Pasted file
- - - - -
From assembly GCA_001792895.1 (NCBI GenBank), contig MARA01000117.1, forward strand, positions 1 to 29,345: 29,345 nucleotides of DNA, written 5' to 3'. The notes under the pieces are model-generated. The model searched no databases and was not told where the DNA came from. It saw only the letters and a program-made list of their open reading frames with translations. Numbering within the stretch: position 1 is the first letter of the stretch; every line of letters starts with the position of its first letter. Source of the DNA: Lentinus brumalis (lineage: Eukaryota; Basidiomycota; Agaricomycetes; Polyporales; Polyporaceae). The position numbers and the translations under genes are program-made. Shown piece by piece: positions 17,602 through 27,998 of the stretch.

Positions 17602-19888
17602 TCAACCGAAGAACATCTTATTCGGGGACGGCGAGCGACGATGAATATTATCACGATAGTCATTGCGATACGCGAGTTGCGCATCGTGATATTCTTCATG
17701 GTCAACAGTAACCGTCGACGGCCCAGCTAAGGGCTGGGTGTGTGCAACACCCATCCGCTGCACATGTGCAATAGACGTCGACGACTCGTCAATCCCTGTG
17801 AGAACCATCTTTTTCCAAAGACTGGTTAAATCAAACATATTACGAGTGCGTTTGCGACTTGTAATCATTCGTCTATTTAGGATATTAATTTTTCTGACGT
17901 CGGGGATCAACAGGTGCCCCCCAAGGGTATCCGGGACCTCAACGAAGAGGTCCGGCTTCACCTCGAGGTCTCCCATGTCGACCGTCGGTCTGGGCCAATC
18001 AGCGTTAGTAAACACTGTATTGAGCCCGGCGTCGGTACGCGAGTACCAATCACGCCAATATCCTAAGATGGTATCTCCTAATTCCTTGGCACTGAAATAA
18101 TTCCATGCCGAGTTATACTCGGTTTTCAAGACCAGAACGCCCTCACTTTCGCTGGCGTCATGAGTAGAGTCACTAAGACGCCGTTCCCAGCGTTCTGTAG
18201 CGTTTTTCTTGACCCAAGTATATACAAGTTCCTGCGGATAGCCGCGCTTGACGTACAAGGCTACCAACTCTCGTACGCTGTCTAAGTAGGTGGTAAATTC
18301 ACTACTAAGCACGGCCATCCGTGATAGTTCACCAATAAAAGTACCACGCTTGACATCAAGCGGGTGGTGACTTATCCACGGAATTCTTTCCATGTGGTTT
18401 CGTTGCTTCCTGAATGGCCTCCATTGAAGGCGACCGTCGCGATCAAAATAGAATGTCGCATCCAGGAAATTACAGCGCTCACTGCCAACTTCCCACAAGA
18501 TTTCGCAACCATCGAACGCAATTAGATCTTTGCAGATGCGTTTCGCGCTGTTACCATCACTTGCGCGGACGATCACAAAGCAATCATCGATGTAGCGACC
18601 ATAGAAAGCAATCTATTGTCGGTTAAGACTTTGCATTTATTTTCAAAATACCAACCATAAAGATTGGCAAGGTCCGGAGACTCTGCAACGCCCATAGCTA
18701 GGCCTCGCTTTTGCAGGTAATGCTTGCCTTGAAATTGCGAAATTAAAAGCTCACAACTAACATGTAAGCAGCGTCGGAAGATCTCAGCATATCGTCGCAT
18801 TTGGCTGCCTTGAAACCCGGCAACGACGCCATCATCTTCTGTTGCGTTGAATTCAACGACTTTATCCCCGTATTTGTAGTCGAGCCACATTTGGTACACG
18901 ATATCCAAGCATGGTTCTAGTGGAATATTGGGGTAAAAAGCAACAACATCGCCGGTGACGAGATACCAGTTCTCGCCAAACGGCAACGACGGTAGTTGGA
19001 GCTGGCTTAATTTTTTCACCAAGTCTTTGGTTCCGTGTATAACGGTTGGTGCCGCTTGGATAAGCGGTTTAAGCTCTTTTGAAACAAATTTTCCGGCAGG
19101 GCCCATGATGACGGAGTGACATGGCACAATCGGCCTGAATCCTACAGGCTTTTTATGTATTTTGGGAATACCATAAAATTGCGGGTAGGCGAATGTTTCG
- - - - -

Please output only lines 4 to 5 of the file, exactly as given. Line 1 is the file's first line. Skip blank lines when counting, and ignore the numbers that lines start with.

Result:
17701 GTCAACAGTAACCGTCGACGGCCCAGCTAAGGGCTGGGTGTGTGCAACACCCATCCGCTGCACATGTGCAATAGACGTCGACGACTCGTCAATCCCTGTG
17801 AGAACCATCTTTTTCCAAAGACTGGTTAAATCAAACATATTACGAGTGCGTTTGCGACTTGTAATCATTCGTCTATTTAGGATATTAATTTTTCTGACGT